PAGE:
How to Avoid Muscle Soreness from Kayaking


Contrary to popular belief, kayaking is an activity that uses the entire body. In one way or another, almost all muscle groups, joints, and body parts are involved—not just the arms. For this reason, it is essential to properly stretch before kayaking. Once you’re out on the water, you’ll be using your arms, shoulders, core, lower back, and legs. Paying attention to these areas and maintaining proper form will help you avoid soreness, stress, and injury.


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Many people assume that the arms are what propel the kayak, but the truth is, when proper technique is followed, the arms will not exert much force at all during the paddle stroke. When you hold a kayak paddle, your arms should be about shoulder width apart, and the paddler’s box should be maintained for maximum paddling efficiency and safety. Your arms, rather than pushing and pulling the paddle, should stay at a relatively fixed length, merely transferring the power generated by your core muscles and torso rotation into the stroke.

Hands & Forearms

When kayaking, you should be careful not to place too tight a grip on the paddle. This will wear out your forearms and can even cause arthritis in the joints of your hands later in life. You should be able to maneuver the paddle with only your index finger and thumb around the shaft, maintaining a relatively loose grip when you are traveling through calm waters. Of course, once you enter whitewater or other rough conditions, you’ll need to tighten your grip so that you don’t lose your blade position in the water—or worse, lose your paddle altogether.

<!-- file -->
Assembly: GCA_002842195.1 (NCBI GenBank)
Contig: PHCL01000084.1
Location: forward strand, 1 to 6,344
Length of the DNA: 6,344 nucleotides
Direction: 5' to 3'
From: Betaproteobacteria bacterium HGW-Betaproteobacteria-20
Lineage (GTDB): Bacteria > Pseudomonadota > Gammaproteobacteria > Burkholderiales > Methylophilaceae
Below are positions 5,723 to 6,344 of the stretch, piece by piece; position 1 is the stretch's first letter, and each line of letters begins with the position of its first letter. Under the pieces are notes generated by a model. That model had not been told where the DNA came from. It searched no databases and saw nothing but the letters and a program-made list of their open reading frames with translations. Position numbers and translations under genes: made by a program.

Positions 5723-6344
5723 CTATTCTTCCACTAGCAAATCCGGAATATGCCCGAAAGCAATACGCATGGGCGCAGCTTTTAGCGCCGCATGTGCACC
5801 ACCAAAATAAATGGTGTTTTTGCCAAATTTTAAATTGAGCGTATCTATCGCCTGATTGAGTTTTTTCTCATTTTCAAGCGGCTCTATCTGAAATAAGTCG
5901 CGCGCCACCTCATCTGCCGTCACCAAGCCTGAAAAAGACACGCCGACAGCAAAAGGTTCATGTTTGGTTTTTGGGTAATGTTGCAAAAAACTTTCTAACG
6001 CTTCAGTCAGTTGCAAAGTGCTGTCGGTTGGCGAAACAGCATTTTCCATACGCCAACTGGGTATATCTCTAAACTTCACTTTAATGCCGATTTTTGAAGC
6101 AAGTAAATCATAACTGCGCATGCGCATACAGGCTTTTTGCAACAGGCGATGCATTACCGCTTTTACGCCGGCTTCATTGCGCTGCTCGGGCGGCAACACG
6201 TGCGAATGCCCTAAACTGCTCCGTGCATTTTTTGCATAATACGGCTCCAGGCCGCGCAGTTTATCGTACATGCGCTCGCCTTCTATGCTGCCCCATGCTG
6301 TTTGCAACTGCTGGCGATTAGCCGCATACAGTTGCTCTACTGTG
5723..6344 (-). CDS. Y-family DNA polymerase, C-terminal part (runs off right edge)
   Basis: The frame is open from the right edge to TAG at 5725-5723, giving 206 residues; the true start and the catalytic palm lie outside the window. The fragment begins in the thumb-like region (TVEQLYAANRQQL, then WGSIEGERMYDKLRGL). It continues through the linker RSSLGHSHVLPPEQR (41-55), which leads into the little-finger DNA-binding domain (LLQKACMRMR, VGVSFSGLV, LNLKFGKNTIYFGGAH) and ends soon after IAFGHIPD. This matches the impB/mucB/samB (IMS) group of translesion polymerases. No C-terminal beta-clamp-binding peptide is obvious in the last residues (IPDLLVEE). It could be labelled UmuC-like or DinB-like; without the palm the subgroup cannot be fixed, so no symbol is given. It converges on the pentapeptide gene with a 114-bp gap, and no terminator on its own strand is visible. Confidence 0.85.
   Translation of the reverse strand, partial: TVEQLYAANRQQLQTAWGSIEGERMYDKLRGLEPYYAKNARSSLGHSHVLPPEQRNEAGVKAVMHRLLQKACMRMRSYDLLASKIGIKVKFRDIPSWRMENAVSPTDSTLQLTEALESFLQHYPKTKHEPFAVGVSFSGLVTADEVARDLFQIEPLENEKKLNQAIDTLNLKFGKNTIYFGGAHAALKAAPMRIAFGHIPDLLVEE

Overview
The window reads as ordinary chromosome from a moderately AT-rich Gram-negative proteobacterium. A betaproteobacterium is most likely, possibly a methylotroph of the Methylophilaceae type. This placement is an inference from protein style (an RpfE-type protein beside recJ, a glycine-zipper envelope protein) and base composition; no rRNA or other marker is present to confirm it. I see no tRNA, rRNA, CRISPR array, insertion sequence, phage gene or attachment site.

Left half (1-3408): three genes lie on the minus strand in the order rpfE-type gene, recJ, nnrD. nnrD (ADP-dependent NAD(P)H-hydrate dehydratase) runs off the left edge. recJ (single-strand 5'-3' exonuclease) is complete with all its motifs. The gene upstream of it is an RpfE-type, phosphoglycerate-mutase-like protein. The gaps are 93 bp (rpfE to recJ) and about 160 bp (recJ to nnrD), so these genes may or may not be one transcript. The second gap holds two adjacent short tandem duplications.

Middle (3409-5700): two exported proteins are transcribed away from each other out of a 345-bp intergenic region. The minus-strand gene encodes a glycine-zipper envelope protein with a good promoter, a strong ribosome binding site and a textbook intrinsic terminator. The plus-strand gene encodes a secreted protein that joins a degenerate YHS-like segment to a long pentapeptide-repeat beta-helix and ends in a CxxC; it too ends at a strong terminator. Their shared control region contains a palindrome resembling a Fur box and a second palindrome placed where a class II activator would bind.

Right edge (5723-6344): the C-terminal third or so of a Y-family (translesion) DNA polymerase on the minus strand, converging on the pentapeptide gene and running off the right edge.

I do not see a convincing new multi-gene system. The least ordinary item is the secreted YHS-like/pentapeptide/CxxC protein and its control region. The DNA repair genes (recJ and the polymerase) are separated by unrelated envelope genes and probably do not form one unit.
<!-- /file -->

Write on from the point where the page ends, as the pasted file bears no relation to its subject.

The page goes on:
For non-kayakers and beginners, it’s difficult to imagine how the legs are involved in paddling the kayak. These muscles, though, are actually quite involved, since they provide the connection between the boat and the rest of your body. As you become more experienced and learn proper technique, the intricacies of how the legs work in conjunction with the hips to turn, stabilize, brace, and roll the kayak will become more evident. Sore legs are often the result of paddling in a kayak that is too small or not outfitted properly, so be sure to adjust your kayak before heading out onto the water.

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